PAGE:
When was the last time you had the chance to drop a remix of a song written over a century ago in your DJ set? We're guessing never, but that's about to change. To commemorate the upcoming royal wedding, international outfitter Bench asked UK producer Doorly to remix his motherland's unofficial national anthem, "Land of Hope and Glory," which was originally composed in 1902 by Edward Elgar, and will release the track on a limited-edition dubplate this week. What the artist cooked up for this project lands somewhere between a hyperactive booty bass tune, an obscure C & C Music Factory jam, and, well, an orchestral piece written a very long time ago. Chopped pieces of the original string section stab out the melody to Doorly's production, while 808 rhythms bounce and skitter below it and booming, percussive sound effects fill in the gaps. Is this the kind of thing British patriots will go apeshit for during peak hours at the club? We're not sure, but now we can find out.
Less than a week before the Brooklyn duo of Travis Stewart and Praveen Sharma (a.k.a. Sepalcure) perform at this XLR8R-sponsored party on April 29 in San Francisco, the latter of those two multi-faceted producers has dropped a brand-new single via Amsterdam dance music hub Rush Hour, under the moniker Braille. Read more »
Eighteen-year-old Dutch producer Kenrick Connor (a.k.a. Kentje Onbekend, a.k.a. Anti-G) is at the head of the current Dutch bubbling house movement, and is set to release his first full-length, Anti-G Presents Kentje'sz Beatsz, June 6 on Planet Mu. Read more »
Michigan native Zach Saginaw (a.k.a. Shigeto)—who now calls Brooklyn home—crashed onto our radar last year, dropping two EPs and his debut album, Full Circle, on Ghostly International. However, despite his childhood proximity to Detroit and current presence on Matthew Dear's label, his music has little to do with techno, instead lifting grooves from further back in Motown's history, namely the world of funk, soul, jazz, and hip-hop. Read more »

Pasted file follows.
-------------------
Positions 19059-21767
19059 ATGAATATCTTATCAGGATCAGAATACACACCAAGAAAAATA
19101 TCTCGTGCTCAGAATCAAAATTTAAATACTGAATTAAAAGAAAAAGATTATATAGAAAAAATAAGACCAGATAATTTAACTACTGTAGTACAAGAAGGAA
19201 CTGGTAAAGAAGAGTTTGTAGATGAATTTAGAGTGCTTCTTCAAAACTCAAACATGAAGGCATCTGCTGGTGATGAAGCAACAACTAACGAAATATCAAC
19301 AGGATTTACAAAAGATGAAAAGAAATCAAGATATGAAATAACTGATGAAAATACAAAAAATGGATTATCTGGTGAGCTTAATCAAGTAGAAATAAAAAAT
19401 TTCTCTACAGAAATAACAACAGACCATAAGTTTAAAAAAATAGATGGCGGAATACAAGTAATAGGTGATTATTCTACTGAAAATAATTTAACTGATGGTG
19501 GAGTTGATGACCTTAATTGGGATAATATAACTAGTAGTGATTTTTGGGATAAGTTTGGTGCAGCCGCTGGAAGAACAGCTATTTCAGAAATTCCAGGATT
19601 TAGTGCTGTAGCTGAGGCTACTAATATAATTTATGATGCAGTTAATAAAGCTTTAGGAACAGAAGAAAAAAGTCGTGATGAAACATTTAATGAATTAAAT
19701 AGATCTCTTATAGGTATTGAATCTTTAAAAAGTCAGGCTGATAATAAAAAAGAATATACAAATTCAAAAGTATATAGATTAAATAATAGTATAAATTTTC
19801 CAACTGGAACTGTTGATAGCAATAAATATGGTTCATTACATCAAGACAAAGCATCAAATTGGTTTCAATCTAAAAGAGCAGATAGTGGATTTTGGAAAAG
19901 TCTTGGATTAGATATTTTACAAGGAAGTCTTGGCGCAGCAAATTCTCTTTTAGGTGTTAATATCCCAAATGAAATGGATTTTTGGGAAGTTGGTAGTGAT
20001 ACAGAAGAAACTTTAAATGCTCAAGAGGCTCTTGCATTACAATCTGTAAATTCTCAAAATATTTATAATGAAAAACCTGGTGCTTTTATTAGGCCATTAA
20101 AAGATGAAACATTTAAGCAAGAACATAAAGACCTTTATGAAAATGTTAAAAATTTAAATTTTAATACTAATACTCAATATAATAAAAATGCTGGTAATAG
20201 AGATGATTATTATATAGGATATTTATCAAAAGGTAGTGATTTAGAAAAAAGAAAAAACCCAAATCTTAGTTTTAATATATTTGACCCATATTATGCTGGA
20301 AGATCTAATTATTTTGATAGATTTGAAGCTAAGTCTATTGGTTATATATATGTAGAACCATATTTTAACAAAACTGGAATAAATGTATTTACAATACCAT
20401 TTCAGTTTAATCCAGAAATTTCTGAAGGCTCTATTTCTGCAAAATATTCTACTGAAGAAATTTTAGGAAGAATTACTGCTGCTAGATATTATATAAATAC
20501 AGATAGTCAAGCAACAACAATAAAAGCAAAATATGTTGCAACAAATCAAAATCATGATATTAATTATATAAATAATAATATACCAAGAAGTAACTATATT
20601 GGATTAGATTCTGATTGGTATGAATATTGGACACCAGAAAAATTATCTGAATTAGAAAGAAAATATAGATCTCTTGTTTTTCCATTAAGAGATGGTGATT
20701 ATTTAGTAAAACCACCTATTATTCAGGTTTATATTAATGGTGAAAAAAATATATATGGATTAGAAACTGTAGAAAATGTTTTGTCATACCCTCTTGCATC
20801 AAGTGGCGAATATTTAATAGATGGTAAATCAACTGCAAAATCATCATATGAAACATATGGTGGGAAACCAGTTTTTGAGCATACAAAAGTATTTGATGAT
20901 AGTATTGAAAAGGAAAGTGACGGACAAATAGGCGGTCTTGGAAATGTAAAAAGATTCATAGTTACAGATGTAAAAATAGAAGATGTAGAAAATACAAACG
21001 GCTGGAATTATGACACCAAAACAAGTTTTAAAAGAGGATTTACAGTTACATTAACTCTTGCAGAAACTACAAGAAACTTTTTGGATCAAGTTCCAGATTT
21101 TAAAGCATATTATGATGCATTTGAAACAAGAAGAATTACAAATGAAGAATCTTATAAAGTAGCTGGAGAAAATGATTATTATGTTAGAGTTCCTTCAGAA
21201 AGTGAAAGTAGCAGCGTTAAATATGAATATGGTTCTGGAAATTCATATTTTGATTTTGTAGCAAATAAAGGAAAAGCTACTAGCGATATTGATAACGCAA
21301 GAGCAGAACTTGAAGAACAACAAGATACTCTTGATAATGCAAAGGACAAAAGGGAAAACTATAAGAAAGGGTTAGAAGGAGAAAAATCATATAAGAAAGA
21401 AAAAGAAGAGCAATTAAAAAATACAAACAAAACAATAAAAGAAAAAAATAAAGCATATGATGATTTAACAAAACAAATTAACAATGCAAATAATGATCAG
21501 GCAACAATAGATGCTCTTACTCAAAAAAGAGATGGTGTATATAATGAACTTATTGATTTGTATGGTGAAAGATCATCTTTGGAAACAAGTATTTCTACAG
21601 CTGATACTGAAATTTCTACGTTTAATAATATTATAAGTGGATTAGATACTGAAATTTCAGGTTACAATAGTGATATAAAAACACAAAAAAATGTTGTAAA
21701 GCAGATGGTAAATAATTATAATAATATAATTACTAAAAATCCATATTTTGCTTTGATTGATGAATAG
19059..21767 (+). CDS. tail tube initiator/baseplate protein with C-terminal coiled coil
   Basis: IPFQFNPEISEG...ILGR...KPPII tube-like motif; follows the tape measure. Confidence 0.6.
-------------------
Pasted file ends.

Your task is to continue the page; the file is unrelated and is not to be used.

Electro-acoustic auteur Laurent Girard (a.k.a. Melodium) has released his latest album, Coloribus, on the Portland-based Abandon Building label. Girard, known for his ability to traverse the sounds of melancholic pop, electronic lullabies, noise-driven breakcore, and neo-classical folk, finds a way to meld obtuse soundscapes into a cohesive sound. "Piano Factory" is a dark, pulsating track adorned with a reverb-drenched piano belting out a haunting, cinematic melody. Melodium has also put together a video for the song "Something You Lost," which you can watch below. Read more »
On May 10, Brooklyn's globally minded, psych-heavy indie outfit Gang Gang Dance will release Eye Contact (you can check out its first track, "Glass Jar," here), its fourth proper studio album, via 4AD. After a hometown show at the Music Hall of Williamsburg on May 4, the veteran band will hit the road for a North America tour in July. Read more »
As long as artists can have names linked to celebrities without having to explain the association or reasoning (i.e. Com Truise, Hype Williams, etc.), then why not long-dead political and social figures as well? Enter Karlmarx, the New Zealand-based duo of brothers (with different last names) Isaaz Aesilli and Mark McNeill, who have shared with us this cut from their forthcoming debut LP for the Cologne-based Melting Pot imprint. "Futuro" finds the brothers exploring a symphonic take on electronic music, one in which string-like synths (or possibly heavily processed string samples) flutter joyously atop a subdued electronic soundscape. Sometime between the pair's constant manipulation of the track's underlying elements and the tune's flashes of gurgling arps, Karlmarx playfully twists and turns the song's initial melody, weaving it through a variety of sounds and one-off variations as the beat gradually skips to the end of its two-and-a-half-plus minute run. "Futuro" is only the first taste from this down-under duo, whose debut LP, The Karlmarx Project (artwork above), is slated for release June 3.
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